Tellinghuisen v. King County Council

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103 Wn.2d 221 (1984)

691 P.2d 575


No. 50792-9.

The Supreme Court of Washington, Department Two.

December 6, 1984.

Durning, Webster & Lonnquist, Marvin B. Durning, and Lynn D. Weir, for petitioners.

Harris & Weiser and Virginia Hurlbut-Weiser, for respondents.


Richard and Michael Tawney petition for review of the Court of Appeals decision which declined to *222 apply the rule stated in North St. Ass'n v. Olympia, 96 Wn.2d 359, 635 P.2d 721 (1981) to a case which arose before North Street was decided. We reverse.

John and Agnes Tellinghuisen live across the street from property owned by the Tawneys and their wives. When the Tellinghuisens complained to King County about the noise emanating from a welding shop on the Tawneys' property, the County filed an abatement action against the Tawneys. The Tawneys then applied for a rezone to change the classification of the welding shop property from residential to manufacturing.

The County Council granted the rezone request on August 3, 1981. On Monday, August 24, the Tellinghuisens filed in King County Superior Court a petition for a writ of review of the Council's action. Process was served on King County and the County Council that day. The next day, the Tellinghuisens served copies of their pleadings on attorney Marvin Durning. Durning had represented the Tawneys and the welding shop (a corporation leasing the property from the Tawneys) in the rezone proceedings. Richard and Michael Tawney were not personally served until September 1. Neither the Tawneys' marital communities nor the welding shop were named as defendants in the Tellinghuisens' pleadings.

The trial court agreed with the defendants that the Tellinghuisens had failed to timely join all necessary parties. The court also denied the Tellinghuisens' oral motion to amend their complaint to join the marital communities and the welding shop. Accordingly, the trial court dismissed the application for a writ of review.

While the Tellinghuisens' appeal was pending, this court held that an amendment changing a party defendant will not relate back to the date of the original pleading, under CR 15(c), if the original omission was due to inexcusable neglect. North St. Ass'n v. Olympia, supra at 368. The Court of Appeals in the present case acknowledged North Street, but believed that it "had the effect of amending [CR 15(c)] without prior notice." Tellinghuisen v. King Cy. *223 Coun., 38 Wn. App. 24, 30, 684 P.2d 748 (1984). The Court of Appeals thus concluded that it would be unfair to apply the holding in North Street in the present case. Finding the remaining requirements of CR 15(c) to be satisfied, the Court of Appeals reversed the trial court's ruling and remanded with directions to allow the Tellinghuisens' amendment and consider their application for a writ of review.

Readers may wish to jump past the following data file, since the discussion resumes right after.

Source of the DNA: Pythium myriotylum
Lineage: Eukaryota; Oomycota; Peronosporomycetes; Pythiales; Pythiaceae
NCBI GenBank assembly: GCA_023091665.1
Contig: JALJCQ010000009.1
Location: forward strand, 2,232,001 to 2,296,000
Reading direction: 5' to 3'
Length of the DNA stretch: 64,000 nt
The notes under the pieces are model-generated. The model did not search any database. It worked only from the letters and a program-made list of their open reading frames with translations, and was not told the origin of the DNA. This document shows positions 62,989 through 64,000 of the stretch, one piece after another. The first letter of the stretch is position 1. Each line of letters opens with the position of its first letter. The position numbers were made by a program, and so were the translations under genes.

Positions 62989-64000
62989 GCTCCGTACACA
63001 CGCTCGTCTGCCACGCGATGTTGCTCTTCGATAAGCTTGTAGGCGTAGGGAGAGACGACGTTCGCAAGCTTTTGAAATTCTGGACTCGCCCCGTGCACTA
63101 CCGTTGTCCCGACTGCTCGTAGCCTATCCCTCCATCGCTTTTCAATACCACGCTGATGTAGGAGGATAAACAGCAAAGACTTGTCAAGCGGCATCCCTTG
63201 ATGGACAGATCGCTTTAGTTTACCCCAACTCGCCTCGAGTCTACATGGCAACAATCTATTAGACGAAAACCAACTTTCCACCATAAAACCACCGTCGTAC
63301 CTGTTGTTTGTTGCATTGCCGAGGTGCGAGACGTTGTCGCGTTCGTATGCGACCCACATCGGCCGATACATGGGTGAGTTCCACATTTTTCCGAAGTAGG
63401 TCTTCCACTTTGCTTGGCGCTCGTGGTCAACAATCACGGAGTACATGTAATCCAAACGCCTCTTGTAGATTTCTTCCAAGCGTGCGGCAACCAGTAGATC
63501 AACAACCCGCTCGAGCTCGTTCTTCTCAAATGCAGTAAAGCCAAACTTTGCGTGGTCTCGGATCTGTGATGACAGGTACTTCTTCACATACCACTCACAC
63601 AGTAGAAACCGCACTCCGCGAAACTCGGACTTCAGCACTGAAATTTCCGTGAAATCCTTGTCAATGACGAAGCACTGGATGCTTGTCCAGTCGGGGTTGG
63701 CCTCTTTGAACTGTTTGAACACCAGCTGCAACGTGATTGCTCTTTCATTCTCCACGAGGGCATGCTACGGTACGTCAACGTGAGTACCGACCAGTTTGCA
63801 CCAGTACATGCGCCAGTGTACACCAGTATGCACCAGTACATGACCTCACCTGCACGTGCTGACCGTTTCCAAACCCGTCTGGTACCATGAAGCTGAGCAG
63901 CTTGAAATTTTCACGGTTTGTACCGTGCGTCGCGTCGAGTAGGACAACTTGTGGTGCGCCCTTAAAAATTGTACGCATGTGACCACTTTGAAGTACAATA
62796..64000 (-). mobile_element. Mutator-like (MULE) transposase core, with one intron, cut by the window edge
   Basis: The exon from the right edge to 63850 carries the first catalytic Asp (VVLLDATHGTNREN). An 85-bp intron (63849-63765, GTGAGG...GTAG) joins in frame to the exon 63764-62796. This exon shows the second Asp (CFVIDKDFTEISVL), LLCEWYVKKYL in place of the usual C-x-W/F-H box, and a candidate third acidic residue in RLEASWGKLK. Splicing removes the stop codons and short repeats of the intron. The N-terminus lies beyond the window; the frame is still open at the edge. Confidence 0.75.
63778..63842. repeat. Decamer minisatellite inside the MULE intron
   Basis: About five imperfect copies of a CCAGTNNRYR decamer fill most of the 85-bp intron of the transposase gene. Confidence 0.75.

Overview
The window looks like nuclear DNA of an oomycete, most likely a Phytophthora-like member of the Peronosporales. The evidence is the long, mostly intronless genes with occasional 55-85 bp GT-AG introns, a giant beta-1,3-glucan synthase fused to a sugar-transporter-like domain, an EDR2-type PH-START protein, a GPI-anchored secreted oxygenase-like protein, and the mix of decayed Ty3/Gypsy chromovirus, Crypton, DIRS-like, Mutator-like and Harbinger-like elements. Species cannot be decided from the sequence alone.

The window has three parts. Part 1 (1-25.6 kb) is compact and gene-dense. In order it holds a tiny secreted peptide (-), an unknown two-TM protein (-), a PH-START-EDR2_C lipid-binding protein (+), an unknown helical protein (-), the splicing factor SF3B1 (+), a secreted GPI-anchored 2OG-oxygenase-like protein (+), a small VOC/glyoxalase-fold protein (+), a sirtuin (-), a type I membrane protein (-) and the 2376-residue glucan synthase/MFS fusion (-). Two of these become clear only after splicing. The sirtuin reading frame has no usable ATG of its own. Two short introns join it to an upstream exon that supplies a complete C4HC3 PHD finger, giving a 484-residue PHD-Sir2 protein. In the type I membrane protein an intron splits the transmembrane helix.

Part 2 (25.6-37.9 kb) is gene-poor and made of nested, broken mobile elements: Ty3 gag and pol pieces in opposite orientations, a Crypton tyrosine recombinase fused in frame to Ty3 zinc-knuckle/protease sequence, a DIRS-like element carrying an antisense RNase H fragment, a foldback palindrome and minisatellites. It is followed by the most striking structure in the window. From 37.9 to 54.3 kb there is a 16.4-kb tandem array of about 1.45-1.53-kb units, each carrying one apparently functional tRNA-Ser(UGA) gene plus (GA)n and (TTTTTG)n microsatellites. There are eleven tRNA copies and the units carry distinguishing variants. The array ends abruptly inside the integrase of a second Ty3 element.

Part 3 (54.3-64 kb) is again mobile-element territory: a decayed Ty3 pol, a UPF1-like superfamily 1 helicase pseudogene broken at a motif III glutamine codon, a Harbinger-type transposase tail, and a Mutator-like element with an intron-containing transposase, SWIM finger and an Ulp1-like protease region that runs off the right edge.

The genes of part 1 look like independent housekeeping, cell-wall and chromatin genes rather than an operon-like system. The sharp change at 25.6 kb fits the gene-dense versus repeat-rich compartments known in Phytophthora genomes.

We disagree with the reasoning employed by the Court of Appeals.

Pursuant to King County Code 20.24.240, the Tellinghuisens had 20 days to file their action in the superior court. They then had, under RCW 4.16.170, "an additional 90 days to serve all necessary parties." This statute does not, however, extend the time for naming all necessary parties; any such party not named in the original timely complaint can only be added thereafter under CR 15(c). North St. Ass'n v. Olympia, supra.[1]

As we said in North Street, an amendment adding a party will relate back to the date of the original pleading if three conditions are met. First, the added party must have had notice of the original pleading, so that he will not be prejudiced by the amendment. CR 15(c)(1). Second, the added party must have had actual or constructive knowledge that, but for a mistake concerning the proper party, the action would have been brought against him. CR 15(c)(2). Finally, the plaintiff's failure to timely name the correct party cannot have been "due to inexcusable neglect." North St. Ass'n v. Olympia, supra at 368.

*224 [1] The Court of Appeals erred in characterizing this third requirement as an amendment to CR 15(c). We held in North Street that the adoption of CR 15(c) did not change prior law. North St. Ass'n v. Olympia, supra at 368 (citing Upshaw v. Equitable Life Assur. Soc'y of United States, 85 F.R.D. 674, 678 (E.D. Ark. 1980)); 3 J. Moore, Federal Practice ΒΆ 15.15, at 15-231 (2d ed. 1980). Accordingly, there is nothing "new" in North Street to be given prospective effect only. See South Hollywood Hills Citizens Ass'n v. King Cy., 101 Wn.2d 68, 677 P.2d 114 (1984) (applying the North Street rule to a case which arose before North Street was filed).

Considering the facts presented here, it is clear that the Tellinghuisens' failure initially to name all necessary parties is inexcusable. As in South Hollywood Hills, the identity of the omitted parties was a matter of public record. See South Hollywood Hills Citizens Ass'n v. King Cy., supra at 77. The Tellinghuisens have offered no cogent explanation for failing to name those parties.

The Court of Appeals opinion is reversed. The trial court's order dismissing the complaint is reinstated.


[1] In footnote 3 of its opinion, the Court of Appeals expressed the view that use of the "relation back" aspect of CR 15(c) may be "required only where amendment is sought after the 90-day [service] period has expired." Tellinghuisen v. King Cy. Coun., 38 Wn. App. 24, 27 n. 3, 684 P.2d 748 (1984). We implicitly rejected this notion in North Street. In one of the consolidated cases we decided in that opinion, the aggrieved party, like the Tellinghuisens, attempted to join a necessary party after the prescribed filing period, but within the 90-day statutory service period. We nonetheless upheld the trial court's dismissal of that action because the failure timely to join the necessary party was due to inexcusable neglect. North St. Ass'n v. Olympia, supra at 362, 367-69.